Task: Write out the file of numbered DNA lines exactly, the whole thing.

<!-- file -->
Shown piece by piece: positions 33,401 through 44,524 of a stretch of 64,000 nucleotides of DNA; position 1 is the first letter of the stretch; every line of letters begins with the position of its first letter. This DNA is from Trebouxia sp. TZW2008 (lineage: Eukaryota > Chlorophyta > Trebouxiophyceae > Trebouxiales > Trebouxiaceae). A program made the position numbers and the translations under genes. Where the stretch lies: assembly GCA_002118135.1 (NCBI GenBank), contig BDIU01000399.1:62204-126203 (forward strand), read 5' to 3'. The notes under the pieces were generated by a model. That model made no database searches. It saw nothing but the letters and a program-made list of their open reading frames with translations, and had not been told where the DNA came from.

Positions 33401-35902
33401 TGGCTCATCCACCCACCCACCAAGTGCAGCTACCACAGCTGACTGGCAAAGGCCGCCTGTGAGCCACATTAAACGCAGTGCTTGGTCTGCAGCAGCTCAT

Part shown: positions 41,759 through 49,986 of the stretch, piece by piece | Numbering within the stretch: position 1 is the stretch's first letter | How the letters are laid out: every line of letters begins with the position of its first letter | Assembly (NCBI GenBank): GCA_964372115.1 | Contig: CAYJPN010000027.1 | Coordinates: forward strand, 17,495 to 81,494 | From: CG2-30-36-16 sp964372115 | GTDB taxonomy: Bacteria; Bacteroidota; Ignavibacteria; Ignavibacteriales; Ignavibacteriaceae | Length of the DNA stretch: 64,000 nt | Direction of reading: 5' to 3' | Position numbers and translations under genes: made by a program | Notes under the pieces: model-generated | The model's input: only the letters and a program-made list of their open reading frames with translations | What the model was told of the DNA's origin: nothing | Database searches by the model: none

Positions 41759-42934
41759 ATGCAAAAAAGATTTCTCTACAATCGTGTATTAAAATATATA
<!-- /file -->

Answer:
Shown piece by piece: positions 33,401 through 44,524 of a stretch of 64,000 nucleotides of DNA; position 1 is the first letter of the stretch; every line of letters begins with the position of its first letter. This DNA is from Trebouxia sp. TZW2008 (lineage: Eukaryota > Chlorophyta > Trebouxiophyceae > Trebouxiales > Trebouxiaceae). A program made the position numbers and the translations under genes. Where the stretch lies: assembly GCA_002118135.1 (NCBI GenBank), contig BDIU01000399.1:62204-126203 (forward strand), read 5' to 3'. The notes under the pieces were generated by a model. That model made no database searches. It saw nothing but the letters and a program-made list of their open reading frames with translations, and had not been told where the DNA came from.

Positions 33401-35902
33401 TGGCTCATCCACCCACCCACCAAGTGCAGCTACCACAGCTGACTGGCAAAGGCCGCCTGTGAGCCACATTAAACGCAGTGCTTGGTCTGCAGCAGCTCAT

Part shown: positions 41,759 through 49,986 of the stretch, piece by piece | Numbering within the stretch: position 1 is the stretch's first letter | How the letters are laid out: every line of letters begins with the position of its first letter | Assembly (NCBI GenBank): GCA_964372115.1 | Contig: CAYJPN010000027.1 | Coordinates: forward strand, 17,495 to 81,494 | From: CG2-30-36-16 sp964372115 | GTDB taxonomy: Bacteria; Bacteroidota; Ignavibacteria; Ignavibacteriales; Ignavibacteriaceae | Length of the DNA stretch: 64,000 nt | Direction of reading: 5' to 3' | Position numbers and translations under genes: made by a program | Notes under the pieces: model-generated | The model's input: only the letters and a program-made list of their open reading frames with translations | What the model was told of the DNA's origin: nothing | Database searches by the model: none

Positions 41759-42934
41759 ATGCAAAAAAGATTTCTCTACAATCGTGTATTAAAATATATA